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5 Ways Your Facility Data Can Make Your Employees Happier and More Productive

The technologies leveraged to collect and analyze this data are part of the new smart building revolution.
Kaynam Hedayat,
VP Product Management and Marketing,
Digital Lumens

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In the past few years, data has grown to be recognized as one of a company’s most valuable assets. Now integral to streamlining company operations, data informs any number of business decisions – ranging from how to best optimize the factory floor to guiding the C-suite on how business models might evolve.
The technologies leveraged to collect and analyze this data are part of the new smart building revolution. Embedded sensors and corresponding business intelligence software create access to new information that drives insights and business improvements both strategic and tactical, and data that can make employees more engaged, productive, and – at the end of the day – happier. Through the Internet of Things (IoT), there are many available technologies to aid with this, from intelligent lighting systems to security solutions.

Here are just a few of the many ways the resulting facility data can deliver happier employees.

  1. Increase equipment efficiency
Sensor-based intelligence systems can track how much demand, or stress, a particular machine within a warehouse is under at a given time. This data allows managers to fully understand the usage of that piece of equipment and predict when an issue may occur, giving them the opportunity to ensure that the equipment is running at peak efficiency at all times, rather than causing bottlenecks or delays that affect employees’ workflow and to schedule preventative maintenance as necessary.
          1. Scheduling adjustments
Tracking equipment performance and recognizing when too much strain is being placed on a piece of equipment can also lead to decisions around scheduling. By recognizing when too many – or not enough – people with similar job functions are working at the same time, management can adjust schedules and thereby optimize scheduling, allowing employees to be more productive and fulfilled within their jobs.
          1. Traffic patterns and occupancy
Similarly, tracking traffic patterns and occupancy throughout a space can give management the insights they need to make adjustments within workspaces that improve productivity, like optimized inventory placement. By analyzing the ways employees are moving throughout a specific area, facility managers can recognize patterns and adjust layouts based on whether or not the pattern improves or slows down workflow. In a warehouse setting, for instance, managers can recognize that employees are walking the length of the warehouse to retrieve a popular piece of inventory multiple times a day, which may inform a decision to relocate that inventory to a more accessible location, thus saving time and frustration for employees.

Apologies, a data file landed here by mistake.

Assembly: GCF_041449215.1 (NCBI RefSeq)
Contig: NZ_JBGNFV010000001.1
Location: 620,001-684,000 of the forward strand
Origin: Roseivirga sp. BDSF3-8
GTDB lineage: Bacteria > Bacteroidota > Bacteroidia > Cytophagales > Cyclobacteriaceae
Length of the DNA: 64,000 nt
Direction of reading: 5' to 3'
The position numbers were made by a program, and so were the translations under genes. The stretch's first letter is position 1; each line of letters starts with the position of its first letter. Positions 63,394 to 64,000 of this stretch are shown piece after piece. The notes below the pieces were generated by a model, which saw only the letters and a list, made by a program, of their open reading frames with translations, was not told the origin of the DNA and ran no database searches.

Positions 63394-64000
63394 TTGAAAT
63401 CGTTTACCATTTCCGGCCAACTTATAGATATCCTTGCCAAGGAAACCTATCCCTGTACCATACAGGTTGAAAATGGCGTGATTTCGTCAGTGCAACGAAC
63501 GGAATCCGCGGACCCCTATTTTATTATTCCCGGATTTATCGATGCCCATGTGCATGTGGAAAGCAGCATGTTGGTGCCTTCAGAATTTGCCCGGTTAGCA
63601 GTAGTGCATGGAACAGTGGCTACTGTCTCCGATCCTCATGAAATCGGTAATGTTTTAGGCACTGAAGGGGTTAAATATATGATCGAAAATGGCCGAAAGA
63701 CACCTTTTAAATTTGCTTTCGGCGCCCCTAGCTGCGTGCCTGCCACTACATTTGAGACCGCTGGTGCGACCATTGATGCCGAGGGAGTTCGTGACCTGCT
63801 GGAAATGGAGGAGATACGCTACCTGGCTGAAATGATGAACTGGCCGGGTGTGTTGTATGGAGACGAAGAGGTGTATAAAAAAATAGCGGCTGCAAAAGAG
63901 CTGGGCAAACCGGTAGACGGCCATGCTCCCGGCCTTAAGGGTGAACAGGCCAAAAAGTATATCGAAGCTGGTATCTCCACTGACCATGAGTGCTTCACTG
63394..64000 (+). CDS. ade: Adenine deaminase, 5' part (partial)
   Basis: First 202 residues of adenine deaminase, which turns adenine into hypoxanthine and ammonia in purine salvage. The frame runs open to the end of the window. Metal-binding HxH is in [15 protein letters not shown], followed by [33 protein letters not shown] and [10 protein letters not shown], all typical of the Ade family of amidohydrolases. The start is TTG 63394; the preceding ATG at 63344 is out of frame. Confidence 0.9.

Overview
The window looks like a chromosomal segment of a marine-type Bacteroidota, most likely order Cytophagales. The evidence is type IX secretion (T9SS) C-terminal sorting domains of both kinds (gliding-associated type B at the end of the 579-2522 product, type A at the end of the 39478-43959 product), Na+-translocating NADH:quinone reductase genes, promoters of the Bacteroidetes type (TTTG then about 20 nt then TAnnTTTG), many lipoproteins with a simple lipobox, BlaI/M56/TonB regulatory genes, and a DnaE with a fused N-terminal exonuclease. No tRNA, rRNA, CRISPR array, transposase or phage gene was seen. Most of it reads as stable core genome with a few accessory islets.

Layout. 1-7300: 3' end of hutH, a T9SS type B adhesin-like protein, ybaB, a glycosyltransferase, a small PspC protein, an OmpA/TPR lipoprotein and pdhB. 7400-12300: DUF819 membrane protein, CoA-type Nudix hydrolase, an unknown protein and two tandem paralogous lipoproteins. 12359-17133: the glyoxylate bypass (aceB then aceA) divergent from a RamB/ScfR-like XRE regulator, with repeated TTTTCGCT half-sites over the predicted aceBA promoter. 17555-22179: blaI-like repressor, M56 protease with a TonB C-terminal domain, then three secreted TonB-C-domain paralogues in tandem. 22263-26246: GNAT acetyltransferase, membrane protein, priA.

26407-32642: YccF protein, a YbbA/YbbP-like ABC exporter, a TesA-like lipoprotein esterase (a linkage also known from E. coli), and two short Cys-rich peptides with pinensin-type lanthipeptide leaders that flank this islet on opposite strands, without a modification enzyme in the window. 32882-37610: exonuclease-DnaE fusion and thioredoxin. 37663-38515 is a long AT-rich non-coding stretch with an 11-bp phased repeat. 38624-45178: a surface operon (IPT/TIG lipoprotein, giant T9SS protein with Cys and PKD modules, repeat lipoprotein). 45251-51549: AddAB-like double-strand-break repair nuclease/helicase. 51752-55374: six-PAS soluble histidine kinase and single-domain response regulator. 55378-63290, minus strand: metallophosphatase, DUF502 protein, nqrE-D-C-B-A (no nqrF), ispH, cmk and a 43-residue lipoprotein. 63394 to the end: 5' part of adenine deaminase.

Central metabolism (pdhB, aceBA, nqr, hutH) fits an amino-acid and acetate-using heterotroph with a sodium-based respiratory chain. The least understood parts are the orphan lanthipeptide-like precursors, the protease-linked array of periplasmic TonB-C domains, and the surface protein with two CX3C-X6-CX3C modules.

1. Asset tracking
contemporary Misplaced assets can result in wasted time and a decrease in productivity. From expensive items like pallets of inventory and forklifts to less expensive (but equally important) items like ladders, losing an item within a large workspace can cause annoyance and in some cases panic for an entire organization. With connected systems, managers are able to attach sensors that act as beacons to critical items, allowing them to be located at any time and ensuring that valuable time is not wasted searching for them.

          1. Lighting and HVAC integration
Sensor-based intelligent systems also have the ability to integrate with other systems throughout the space, including lighting and HVAV, giving employees the ability to adjust the temperature and light levels within their specific workspace to optimize comfort and productivity. More broadly, enterprises can control and customize settings across the entire workspace, and automatically adjust them throughout the day to be in tune with different levels of natural light or temperature and to align with employee preferences. This is especially useful for employees working through the night, as lighting can be adjusted to mimic daylight and help keep employees alert.

As employees continue to search for fulfilling and rewarding careers, finding new and innovative ways to ensure their happiness will be integral for businesses to succeed. Utilizing systems that are already in place or deploying new systems to improve workflow and streamline processes that may cause headaches on the factory floor can provide environments where employees can thrive without a huge cost or time investment for the business.


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